the voice
The early years. Craig Pinto was born in a hospital in Richmond, California near the auditorium where a roller derby game was in progress. He was, at birth, six feet tall, could read and write, and had a complete set of pre-uterine memories. The pattern for his early life was made clear almost immediately as he said to his non-plussed mother, "You must be my mother," and she responded angrily "You think you know everything." His father added: "We'll see how smart you think you are when you enter the working world." "If he ever gets a job," said his mother. Ah, fuck a duck, thought baby Craig. . .

telling the truth, babyUnlike normal children, grade school was an utter waste for him. He would sit on the floor by himself planning unemployment insurance scams while the other kids struggled with primers. Likewise, in sports he was, effortlessly, the star with every team he bothered to show up for. Girls would experience their first vaginal emulsions when he entered a room. In short, he was a prodigy, a golden boy. In any other circumstances, he would have matured into an insufferable giggolo in high school.

look out girlsBut two things would save him. The first was the petty jealousy of his parents whose constant taunting nurtured in him a cynicism so majestically deep that it approached an Eastern detachment. The second was his enrollment in Pinole’s famous Elysee du Songwriting, which removed the hard beveled loneliness he felt until the rest of us grew up. I have seen him like a mad Chinese poet laugh his way through an entire San Francisco Chronicle. He popularized the word "hilarious" in 1975.  He would have been a hero to the rest of us if we were not so jealous. Our struggle to do what he could do gracefully would, however, bear some fruit. Like George Harrison, or Diane Keaton we would occasionally manage to surprise ourselves. More, he embued in each of us the same strain of happy cynicism which permits one to refer to Camus as "that dope", and to imagine that relationships need not be long to be successful.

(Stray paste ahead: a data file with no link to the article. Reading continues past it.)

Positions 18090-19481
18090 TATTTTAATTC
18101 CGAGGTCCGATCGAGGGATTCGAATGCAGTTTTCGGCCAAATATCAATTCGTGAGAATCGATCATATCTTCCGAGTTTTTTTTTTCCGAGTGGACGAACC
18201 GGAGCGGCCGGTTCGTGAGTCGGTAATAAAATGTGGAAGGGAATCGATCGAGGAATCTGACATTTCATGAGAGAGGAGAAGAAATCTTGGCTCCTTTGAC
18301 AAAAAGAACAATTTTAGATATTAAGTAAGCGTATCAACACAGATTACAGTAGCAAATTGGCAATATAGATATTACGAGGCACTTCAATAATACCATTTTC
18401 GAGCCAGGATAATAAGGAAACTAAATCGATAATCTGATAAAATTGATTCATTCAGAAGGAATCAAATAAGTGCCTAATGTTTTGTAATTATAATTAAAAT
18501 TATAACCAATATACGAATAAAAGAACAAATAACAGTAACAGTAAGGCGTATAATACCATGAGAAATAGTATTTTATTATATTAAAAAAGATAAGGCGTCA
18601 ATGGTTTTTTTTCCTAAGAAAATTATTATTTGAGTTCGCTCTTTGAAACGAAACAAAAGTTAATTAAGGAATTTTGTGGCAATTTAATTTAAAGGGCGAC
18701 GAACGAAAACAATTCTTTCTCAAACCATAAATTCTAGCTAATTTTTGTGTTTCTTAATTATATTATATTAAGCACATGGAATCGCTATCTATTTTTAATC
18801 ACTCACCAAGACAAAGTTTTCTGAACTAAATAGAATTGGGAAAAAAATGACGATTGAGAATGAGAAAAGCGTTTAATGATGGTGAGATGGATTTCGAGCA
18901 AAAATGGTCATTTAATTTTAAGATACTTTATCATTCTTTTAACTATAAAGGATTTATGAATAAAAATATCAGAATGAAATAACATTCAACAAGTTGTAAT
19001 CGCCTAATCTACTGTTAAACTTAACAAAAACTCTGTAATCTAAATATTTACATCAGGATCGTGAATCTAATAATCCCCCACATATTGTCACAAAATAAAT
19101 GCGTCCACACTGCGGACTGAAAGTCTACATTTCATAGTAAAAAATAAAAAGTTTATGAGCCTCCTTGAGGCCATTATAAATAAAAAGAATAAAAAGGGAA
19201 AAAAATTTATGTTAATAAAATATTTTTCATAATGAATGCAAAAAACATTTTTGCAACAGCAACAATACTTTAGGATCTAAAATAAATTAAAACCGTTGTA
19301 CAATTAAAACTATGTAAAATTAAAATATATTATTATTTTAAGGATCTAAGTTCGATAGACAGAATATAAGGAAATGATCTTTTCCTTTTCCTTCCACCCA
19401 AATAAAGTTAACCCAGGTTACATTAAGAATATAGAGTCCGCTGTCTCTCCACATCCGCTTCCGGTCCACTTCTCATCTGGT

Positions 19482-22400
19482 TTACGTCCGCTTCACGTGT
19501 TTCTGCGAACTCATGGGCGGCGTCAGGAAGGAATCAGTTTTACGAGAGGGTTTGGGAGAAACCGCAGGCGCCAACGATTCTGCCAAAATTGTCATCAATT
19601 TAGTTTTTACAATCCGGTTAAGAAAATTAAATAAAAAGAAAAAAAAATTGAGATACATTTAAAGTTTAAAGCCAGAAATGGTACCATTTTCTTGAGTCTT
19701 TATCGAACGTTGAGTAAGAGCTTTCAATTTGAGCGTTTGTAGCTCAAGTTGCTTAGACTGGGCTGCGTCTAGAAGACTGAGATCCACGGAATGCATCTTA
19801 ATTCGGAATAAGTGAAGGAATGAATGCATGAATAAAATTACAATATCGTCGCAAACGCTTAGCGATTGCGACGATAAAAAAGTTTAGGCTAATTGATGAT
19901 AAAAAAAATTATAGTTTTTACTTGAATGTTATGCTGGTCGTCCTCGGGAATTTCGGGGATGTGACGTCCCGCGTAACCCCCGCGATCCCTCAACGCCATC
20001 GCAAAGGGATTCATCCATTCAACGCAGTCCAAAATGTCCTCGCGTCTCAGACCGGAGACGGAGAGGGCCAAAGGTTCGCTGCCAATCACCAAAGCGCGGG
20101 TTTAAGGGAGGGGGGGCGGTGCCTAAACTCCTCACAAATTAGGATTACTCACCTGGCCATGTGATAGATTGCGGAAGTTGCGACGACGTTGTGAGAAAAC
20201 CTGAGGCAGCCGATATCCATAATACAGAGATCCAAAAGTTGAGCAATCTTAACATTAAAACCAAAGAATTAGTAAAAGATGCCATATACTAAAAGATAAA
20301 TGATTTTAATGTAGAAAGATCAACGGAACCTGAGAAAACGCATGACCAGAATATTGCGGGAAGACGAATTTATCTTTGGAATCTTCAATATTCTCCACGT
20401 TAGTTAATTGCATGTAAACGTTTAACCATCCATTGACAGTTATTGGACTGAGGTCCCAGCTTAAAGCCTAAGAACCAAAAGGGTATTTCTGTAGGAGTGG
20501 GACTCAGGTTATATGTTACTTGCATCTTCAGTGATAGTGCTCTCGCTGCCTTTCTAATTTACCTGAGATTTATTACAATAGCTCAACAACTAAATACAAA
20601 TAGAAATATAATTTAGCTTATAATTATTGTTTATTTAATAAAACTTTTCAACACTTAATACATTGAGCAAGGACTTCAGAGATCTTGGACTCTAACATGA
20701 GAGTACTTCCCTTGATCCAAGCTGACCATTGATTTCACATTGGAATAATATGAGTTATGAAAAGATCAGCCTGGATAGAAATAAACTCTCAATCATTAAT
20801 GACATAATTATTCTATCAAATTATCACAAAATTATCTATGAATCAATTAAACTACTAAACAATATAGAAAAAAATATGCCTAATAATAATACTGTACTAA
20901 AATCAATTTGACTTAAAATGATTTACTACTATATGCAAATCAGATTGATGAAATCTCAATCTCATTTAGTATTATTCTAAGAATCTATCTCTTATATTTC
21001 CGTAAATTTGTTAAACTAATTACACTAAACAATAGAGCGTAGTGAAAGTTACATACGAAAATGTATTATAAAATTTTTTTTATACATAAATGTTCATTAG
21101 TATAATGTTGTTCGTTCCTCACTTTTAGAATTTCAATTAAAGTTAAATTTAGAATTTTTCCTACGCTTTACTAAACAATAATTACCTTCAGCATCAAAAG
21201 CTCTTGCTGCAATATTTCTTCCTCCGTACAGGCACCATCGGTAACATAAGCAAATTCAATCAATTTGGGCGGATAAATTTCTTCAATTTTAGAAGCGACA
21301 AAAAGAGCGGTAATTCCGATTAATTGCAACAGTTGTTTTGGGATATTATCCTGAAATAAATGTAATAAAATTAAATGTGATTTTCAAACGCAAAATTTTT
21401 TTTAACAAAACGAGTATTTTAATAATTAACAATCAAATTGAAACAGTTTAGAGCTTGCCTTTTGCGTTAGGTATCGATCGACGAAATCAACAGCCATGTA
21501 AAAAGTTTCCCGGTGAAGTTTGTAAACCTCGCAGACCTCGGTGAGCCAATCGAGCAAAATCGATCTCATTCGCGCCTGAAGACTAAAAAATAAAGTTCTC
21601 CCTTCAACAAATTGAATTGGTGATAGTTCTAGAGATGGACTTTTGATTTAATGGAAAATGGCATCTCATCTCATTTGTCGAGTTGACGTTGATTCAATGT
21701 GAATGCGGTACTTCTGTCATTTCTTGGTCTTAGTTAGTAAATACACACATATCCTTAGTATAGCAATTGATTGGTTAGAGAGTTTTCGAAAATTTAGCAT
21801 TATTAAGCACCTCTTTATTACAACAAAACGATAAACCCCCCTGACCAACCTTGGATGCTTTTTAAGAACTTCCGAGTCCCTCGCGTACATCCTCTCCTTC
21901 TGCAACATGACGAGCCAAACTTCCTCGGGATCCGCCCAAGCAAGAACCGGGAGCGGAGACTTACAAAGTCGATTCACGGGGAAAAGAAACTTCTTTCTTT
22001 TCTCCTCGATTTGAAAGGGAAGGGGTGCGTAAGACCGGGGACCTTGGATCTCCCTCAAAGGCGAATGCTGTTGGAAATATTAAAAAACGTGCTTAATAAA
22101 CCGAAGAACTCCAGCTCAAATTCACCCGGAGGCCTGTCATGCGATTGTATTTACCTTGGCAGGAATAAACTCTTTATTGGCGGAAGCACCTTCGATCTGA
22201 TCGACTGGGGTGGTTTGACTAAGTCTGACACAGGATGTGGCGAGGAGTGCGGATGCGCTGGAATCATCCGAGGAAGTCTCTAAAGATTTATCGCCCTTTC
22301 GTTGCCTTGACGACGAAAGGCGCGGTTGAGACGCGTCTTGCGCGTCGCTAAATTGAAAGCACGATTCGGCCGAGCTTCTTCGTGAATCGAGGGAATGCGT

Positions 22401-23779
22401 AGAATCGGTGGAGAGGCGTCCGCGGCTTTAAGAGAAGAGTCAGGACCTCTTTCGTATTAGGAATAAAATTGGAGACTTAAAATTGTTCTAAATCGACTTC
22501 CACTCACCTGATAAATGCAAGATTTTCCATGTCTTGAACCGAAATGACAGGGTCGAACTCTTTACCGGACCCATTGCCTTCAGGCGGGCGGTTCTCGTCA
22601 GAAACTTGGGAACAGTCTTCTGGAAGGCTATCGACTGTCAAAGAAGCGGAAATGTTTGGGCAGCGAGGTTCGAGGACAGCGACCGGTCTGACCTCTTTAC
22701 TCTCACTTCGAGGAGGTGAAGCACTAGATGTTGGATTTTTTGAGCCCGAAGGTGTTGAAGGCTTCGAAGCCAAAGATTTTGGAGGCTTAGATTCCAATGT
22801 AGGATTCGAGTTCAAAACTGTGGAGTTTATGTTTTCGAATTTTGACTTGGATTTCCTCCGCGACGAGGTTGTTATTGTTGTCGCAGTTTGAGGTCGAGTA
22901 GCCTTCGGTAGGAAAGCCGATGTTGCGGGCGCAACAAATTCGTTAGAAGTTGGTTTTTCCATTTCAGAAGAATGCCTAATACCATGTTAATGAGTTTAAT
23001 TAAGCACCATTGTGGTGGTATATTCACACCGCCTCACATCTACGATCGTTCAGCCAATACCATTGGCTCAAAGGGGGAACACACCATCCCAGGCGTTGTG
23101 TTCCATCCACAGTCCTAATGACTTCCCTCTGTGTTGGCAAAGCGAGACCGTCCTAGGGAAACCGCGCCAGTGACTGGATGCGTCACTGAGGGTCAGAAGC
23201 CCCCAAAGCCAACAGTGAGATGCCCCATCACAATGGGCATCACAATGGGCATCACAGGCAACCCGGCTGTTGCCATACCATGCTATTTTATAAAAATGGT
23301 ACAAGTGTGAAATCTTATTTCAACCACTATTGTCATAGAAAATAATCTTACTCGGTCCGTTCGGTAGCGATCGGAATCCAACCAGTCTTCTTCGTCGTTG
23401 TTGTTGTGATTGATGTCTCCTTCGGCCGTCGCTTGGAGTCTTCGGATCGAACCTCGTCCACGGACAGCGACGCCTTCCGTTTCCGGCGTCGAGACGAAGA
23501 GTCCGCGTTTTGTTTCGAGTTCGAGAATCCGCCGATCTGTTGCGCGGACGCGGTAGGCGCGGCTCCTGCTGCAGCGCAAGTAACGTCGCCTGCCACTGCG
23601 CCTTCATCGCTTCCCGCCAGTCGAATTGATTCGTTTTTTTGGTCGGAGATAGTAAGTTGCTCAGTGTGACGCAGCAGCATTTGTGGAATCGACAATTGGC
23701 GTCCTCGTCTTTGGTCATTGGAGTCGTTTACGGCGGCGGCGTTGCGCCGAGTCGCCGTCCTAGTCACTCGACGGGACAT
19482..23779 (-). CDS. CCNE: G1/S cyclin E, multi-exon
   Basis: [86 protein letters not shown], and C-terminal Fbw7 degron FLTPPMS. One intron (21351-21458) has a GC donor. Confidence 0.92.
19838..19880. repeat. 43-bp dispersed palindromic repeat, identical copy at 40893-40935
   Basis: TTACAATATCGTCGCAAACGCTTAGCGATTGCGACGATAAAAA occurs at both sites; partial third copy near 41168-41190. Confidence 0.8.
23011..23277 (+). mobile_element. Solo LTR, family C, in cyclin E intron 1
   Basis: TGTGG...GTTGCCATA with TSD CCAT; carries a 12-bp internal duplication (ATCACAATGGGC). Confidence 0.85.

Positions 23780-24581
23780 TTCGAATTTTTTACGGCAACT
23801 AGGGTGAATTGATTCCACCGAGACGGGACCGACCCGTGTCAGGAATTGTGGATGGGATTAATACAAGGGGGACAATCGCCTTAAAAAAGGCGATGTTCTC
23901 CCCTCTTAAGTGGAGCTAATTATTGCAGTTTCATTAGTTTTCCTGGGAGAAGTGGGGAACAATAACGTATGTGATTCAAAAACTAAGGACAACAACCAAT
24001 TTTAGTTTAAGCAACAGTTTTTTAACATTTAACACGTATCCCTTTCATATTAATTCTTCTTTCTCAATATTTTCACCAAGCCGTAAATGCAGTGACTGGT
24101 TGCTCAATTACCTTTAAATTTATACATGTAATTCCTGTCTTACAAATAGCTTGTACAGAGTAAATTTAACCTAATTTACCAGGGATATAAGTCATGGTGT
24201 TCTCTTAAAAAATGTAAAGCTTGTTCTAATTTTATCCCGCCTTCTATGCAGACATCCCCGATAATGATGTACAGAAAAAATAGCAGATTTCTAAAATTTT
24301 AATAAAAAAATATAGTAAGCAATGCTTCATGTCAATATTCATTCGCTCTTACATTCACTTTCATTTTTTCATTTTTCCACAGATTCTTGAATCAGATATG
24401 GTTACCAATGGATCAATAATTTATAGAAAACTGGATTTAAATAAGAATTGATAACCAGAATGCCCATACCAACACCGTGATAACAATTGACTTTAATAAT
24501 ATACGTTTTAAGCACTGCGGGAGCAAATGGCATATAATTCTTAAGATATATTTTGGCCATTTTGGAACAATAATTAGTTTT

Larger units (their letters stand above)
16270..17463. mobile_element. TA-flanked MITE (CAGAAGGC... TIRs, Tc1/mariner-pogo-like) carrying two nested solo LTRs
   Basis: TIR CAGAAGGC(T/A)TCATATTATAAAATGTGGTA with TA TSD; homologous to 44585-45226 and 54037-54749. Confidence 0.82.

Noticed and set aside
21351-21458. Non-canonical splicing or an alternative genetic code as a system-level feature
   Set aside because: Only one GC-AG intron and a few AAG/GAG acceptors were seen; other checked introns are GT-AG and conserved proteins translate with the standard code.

As he left for Yale late one summer night, we assumed we would never see him again. We were assembled like bleary apostles at the picnic tables just behind Andy's Oak Pit under the awning, smoking a final joint, studying the carvings of hoodlums in the table wood, watching the cars aimlessly pass by on Pinole Valley Road. "Cheer up," he said, as his girlfriend braked at the curb in her green Volkswagon. "Remember, boys: there are no risks." He put his bags in the back of the car, sat behind the wheel and drove off completely unprepared for the adrenal ice-storm of the 1970s. (Coming soon: The Post-early years.)

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